We imagine that life is made up of questions seeking answers. The opposite is also true: life is often made up of answers seeking questions. More troublesome than this are pseudo answers seeking questions, for the questions created by pseudo answers are inevitably pseudo questions. This, I suggest, goes far in describing the landscape of modern Christianity. For whatever the real question might be, what we see in modern Christianity cannot be the answer. Christian Rock music (to give only one example) is not an answer to a question: it is a fashion and a fad with no more substance than a hemline and less permanence than a tattoo. There are larger pseudo questions, some that have been around long enough to seem perennial. Such a question is the problem of authority.
Authority is simple if it is considered carefully. There can only be two sources of authority: God and the self. Ever other source is something the self accepts as authority. But in the end, we only do what we want to do or what, in view of God, we have to do.
The question of authority (in its many pseudo guises) is evident in the pages of the New Testament. The opponents of Jesus ply him with questions of authority. “By whose authority do you say and do these things?” It is a pseudo question which masks the simple assertion: “We do not want you to do these things.”
Christ is quite clear in His answers: “The Authority is of God and His will is the only thing I want to do.” He offers no other answer.
And His interaction with His opponents reveals the weakness of every other assertion of authority. The scribes and Pharisees assert Scripture, but, Christ notes that they pervert Scripture. Had they wanted to know God, the Scripture would have revealed Him. But they do not want this. He has much the same to say of the Sadducees.
In the primitive Church, as evidenced in Acts and the Epistles, the question of authority is also raised from time to time. Famously, in the Church in Corinth, there are rival attempts to assert the superiority of one Apostle over another. St. Paul rebukes the notion and unmasks it as a failure of love. There is no crisis of authority – only of love.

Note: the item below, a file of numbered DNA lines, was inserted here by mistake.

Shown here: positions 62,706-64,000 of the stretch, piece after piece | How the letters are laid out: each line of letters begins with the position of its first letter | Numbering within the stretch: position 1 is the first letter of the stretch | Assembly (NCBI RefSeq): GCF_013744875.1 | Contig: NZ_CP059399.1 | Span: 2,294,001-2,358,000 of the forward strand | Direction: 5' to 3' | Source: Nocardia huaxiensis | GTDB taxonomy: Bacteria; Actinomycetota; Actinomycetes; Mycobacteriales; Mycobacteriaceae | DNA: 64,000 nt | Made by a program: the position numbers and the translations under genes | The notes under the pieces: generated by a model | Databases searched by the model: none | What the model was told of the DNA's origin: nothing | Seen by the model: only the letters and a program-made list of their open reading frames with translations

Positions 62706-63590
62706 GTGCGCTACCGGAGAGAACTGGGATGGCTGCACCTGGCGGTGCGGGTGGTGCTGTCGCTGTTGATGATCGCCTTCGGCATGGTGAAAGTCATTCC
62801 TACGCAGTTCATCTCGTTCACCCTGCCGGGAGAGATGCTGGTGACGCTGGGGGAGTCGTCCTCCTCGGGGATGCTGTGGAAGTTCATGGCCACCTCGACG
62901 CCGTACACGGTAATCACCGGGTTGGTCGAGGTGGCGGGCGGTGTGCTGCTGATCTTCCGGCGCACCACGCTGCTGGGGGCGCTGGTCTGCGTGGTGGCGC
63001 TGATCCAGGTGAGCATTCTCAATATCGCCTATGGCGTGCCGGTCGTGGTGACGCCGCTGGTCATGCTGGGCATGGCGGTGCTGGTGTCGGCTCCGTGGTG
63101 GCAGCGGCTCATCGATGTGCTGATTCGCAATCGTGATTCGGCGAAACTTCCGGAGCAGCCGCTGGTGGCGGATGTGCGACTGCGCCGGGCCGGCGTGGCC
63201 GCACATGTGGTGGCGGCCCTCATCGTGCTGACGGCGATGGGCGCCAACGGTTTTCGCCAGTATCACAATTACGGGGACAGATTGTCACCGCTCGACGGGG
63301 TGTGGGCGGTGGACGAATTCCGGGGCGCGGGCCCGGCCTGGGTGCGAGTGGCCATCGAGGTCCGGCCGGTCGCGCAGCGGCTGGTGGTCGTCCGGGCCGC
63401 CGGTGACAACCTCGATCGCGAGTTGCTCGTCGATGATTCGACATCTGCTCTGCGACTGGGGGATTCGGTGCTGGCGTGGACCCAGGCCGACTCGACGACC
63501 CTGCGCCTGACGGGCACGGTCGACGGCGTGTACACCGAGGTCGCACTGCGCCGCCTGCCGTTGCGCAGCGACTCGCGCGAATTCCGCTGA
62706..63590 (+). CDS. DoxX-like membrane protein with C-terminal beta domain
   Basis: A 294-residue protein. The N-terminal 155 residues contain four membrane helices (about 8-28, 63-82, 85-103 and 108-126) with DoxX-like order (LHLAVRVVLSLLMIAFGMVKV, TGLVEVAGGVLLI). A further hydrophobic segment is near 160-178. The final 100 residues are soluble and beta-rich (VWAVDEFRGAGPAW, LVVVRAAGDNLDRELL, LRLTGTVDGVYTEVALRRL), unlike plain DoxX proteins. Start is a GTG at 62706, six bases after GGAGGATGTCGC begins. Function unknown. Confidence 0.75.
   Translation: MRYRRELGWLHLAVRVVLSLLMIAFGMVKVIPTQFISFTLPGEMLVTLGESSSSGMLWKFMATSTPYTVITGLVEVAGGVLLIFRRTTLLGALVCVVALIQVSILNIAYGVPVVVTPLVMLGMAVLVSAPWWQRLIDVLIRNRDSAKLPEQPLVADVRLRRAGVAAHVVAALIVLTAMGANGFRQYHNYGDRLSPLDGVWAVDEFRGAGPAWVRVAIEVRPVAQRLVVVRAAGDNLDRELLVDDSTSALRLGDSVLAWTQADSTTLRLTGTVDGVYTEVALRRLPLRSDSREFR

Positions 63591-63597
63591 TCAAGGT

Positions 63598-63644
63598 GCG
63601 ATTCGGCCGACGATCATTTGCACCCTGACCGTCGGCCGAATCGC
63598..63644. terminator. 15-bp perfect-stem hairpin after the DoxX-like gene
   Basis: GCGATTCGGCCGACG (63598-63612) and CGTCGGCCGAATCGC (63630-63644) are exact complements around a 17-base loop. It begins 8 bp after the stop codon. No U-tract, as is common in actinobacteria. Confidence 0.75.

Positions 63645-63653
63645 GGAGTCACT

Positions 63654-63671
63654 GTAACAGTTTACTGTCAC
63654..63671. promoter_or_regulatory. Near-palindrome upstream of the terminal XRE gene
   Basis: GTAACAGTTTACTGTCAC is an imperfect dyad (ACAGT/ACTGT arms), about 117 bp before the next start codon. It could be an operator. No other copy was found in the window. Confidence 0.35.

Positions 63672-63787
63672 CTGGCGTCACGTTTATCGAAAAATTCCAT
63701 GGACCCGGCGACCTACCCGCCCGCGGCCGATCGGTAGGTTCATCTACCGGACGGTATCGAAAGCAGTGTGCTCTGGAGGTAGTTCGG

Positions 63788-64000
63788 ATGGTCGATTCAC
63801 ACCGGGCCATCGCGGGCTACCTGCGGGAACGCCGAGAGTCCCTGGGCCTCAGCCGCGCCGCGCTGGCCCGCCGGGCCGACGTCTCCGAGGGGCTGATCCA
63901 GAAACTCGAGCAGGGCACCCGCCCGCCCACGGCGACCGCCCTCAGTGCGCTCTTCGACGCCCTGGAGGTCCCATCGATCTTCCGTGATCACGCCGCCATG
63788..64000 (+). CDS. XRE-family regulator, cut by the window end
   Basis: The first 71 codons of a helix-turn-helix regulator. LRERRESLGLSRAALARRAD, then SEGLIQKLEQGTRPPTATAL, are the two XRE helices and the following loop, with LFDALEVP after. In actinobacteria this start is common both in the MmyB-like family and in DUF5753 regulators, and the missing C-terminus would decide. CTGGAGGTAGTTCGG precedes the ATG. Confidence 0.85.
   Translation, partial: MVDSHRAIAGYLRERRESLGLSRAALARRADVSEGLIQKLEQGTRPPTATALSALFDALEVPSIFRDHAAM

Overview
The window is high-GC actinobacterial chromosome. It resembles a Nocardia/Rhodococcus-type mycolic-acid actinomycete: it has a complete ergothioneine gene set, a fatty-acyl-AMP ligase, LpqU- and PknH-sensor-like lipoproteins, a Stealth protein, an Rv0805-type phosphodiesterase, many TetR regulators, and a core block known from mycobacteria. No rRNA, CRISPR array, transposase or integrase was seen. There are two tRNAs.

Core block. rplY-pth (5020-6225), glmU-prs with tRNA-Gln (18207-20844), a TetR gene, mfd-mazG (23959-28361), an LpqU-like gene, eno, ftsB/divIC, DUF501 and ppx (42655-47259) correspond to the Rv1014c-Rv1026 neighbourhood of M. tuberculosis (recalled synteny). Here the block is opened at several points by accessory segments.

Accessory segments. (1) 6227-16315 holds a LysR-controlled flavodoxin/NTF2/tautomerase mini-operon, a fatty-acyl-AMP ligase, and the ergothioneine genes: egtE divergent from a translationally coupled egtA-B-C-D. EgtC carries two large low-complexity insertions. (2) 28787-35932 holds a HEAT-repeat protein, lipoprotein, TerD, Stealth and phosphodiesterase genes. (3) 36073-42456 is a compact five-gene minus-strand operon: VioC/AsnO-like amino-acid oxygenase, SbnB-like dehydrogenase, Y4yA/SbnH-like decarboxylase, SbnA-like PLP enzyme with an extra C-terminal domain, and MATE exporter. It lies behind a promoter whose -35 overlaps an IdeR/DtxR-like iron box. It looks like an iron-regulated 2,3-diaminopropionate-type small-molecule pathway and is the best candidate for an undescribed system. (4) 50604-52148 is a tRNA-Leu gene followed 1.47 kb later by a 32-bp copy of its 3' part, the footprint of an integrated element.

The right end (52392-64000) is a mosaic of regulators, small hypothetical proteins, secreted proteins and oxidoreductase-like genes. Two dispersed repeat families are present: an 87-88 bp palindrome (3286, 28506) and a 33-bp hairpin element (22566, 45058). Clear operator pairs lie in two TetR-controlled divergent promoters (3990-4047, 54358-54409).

In the early centuries of the Church there are continuing crises that raise the question of authority. St. Ignatius tells his readers (early 2nd century) to do nothing that is not approved by the Bishop. St. Irenaeus points to the right-reading of Scripture as well as the Apostolic succession within the Churches. But in all the cases that arise, authority is not the real problem. The problem is that of the self and the manifold attempts to assert the self above all else – ultimately to assert the self above the revelation of God in Christ.
This is the dark problem behind the various crises of authority in Christian history. The Reformation, in which Scripture was pitted against Hierarchy and Tradition, was a raw debate about power – for it centered on the nature of the self and the question of which God.
The Reformation Self was ultimately an autonomous reader, the locus of all activity. The Catholic Self was more collectively based, hidden in layers of feudalism and hierarchy. Authority was the word used in the debates that raged across Europe for more than two centuries. It is not surprising that the same religious debate that dismantled the Medieval world, also dismantled feudalism and created the various nation states. For the nation state was the assertion of the King’s Self (and later Parliaments that usurped the King’s place of rule).